The 2022 Meeting of the High Contracting to the Convention on Certain Conventional Weapons (CCW) decided that "The Group of Governmental Experts of the High Contracting Parties related to emerging technologies in the area of lethal autonomous weapons systems (LAWS), for a duration of 10 days, from 6 to 10 March 2023, and from 15 to 19 May 2023" (CCW/MSP/2022/7, paragraph 37 (b)). The Meeting also adopted the relevant cost estimates for 2023 as contained in CCW/MSP/2022/5.
The 2022 Meeting of the High Contracting to the CCW also decided "That the work of the open-ended Group of Governmental Experts related to emerging technologies in the area of lethal autonomous weapon systems established by Decision 1 of the Fifth Review Conference as contained in document CCW/CONF.V/10, adhering to the agreed recommendations contained in document CCW/CONF.V/2, is to continue, to strengthen the Convention. In the context of the objectives and purpose of the Convention, the Group is to intensify the consideration of proposals and elaborate, by consensus, possible measures, including taking into account the example of existing protocols within the Convention, and other options related to the normative and operational framework on emerging technologies in the area of lethal autonomous weapon systems, building upon the recommendations and conclusions of the Group of Governmental Experts related to emerging technologies in the area of lethal autonomous weapon systems, and bringing in expertise on legal, military, and technological aspects" (CCW/MSP/2022/7, paragraph 32).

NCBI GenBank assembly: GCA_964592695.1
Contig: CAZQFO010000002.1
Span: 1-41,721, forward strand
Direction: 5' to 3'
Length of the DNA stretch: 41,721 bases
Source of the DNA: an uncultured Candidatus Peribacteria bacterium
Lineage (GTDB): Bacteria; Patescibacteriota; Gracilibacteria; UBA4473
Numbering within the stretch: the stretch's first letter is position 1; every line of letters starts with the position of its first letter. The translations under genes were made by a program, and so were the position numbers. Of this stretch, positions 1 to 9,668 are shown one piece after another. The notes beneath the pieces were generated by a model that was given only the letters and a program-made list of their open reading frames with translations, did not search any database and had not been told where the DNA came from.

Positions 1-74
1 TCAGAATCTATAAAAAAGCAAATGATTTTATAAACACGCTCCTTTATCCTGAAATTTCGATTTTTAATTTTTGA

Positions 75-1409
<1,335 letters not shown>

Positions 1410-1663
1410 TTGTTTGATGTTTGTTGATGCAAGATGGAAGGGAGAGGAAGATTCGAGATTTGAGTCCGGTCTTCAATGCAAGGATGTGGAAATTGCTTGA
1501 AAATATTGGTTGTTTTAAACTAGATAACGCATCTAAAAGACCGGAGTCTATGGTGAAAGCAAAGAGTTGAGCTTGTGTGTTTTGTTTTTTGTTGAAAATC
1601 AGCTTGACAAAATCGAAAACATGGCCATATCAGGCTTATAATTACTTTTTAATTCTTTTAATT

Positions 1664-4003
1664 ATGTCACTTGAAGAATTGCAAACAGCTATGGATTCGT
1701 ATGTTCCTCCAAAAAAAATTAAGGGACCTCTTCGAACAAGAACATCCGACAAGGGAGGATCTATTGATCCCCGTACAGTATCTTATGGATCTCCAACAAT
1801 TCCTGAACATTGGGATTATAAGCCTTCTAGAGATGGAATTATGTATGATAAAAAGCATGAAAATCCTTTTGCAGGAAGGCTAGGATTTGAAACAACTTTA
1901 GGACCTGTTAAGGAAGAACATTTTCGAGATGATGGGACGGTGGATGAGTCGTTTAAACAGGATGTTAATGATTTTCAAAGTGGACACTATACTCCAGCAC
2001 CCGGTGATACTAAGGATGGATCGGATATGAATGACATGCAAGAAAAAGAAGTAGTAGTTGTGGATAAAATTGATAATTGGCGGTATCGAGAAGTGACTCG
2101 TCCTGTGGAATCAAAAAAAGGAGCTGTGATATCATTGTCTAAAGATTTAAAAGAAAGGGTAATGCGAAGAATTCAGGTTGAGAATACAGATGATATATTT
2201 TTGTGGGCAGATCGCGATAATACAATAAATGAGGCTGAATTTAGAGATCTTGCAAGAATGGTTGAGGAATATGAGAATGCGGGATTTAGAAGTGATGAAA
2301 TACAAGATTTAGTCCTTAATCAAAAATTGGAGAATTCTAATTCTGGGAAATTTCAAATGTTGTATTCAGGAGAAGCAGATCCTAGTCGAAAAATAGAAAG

The two sessions of the 2023 Group of Governmental Experts on Lethal Autonomous Weapons Systems, chaired by Ambassador Flavio Damico Soares of Brazil will both take place at the Palais des Nations in Geneva, respectively on 6-10 March 2023 and 15-19 May 2023.
CCW/GGE.1/2023/1 - Provisional Agenda
CCW/GGE.1/2023/CRP.1 - Non-exhaustive compilation of definitions and characterizations
CCW/GGE.1/2023/2 - Report of the 2023 session of the Group of Governmental Experts on Emerging Technologies in the Area of LAWS (Advance version)
CCW/GGE.1/2023/INF.1 - List of participants
States wishing to submit a working paper must send the document to firstname.lastname@example.org in Word format. States are kindly asked to submit working papers at least one week before the start of each session, to allow enough time to format and circulate the document.
CCW/GGE.1/2023/WP.1/Rev.1 - Working paper submitted by Austria
CCW/GGE.1/2023/WP.2/Rev.1 - Working paper submitted by the State of Palestine
CCW/GGE.1/2023/WP.3/Rev.1 - Working paper submitted by Pakistan